The German experience demonstrates that reunification has a costly price tag and a longer time horizon. Differences between the Koreas are striking. In 2016, North Korea had a GDP per capita of $1,500 and South Korea had $27,608 in the same year. North Korea is one of the poorest countries in the world, whereas South Korea is the twelfth largest economy globally.
Famine, undernutrition, and lack of access to basic services are widespread problems in the North. Out of a population of 25 million, 41 percent are undernourished and 70 percent suffer from food insecurity. Health services are ill-equipped to respond to people’s basic health needs. Life expectancy in North Korea is sixty-eight years for males and seventy-six for females, whereas in the South it is eighty years for males and eighty-six for females.
There is great uncertainty about what Korean unification would look like, but one study by colleagues at CSIS looked at the economics of unification and concluded that it may not be as cumbersome as is typically imagined. In the short-run, unification would slow South Korea’s growth and the cost of unification would be steep. In the long-run, benefits would exceed costs and both sides would gain from economic integration, human capital exchange, and poverty reduction.
While the two Koreas differ extensively economically, politically, and socially from the two Germanies of 1989, it is important that the West takes into account that reunification efforts will easily require significant economic resources over time: rebuilding North Korea will be a project that will last more than thirty years.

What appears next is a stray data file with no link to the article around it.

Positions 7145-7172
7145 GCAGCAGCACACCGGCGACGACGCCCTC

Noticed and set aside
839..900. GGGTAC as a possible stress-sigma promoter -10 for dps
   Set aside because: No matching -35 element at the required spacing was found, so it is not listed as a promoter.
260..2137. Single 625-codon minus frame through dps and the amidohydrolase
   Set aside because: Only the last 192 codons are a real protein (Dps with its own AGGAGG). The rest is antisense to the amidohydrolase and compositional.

Daniel F. Runde is Senior Vice President, Director of the Project on Prosperity and Development, and holds the William A. Schreyer Chair in Global Analysis at the Center for Strategic and International Studies (CSIS). He was an architect of the BUILD Act passed by Congress in 2018 , a bipartisan bill creating a new U.S. development agency: the U.S. International Development Finance Corporation (USIDFC). He is chairman of the Advisory Committee on Voluntary Foreign Aid (ACVFA), chair of the Sub-Saharan Africa Advisory Committee for the Export-Import Bank of the United States (EXIM), and serves on the boards of the International Foundation for Electoral Systems (IFES), the Millennium Challenge Corporation (MCC) Advisory Council, the Western NIS Enterprise Fund (WNISEF), and the Ashesi University Foundation (a private university located in Accra, Ghana). He previously held senior leadership roles at the International Finance Corporation (IFC), served as Director of the Office of Global Development Alliances (GDA) at the U.S. Agency for International Development (USAID). He is a lifetime member of the Council on Foreign Relations (CFR), a member of Bretton Woods, and is a holder of the Officer’s Cross in the Order of Isabel la Católica.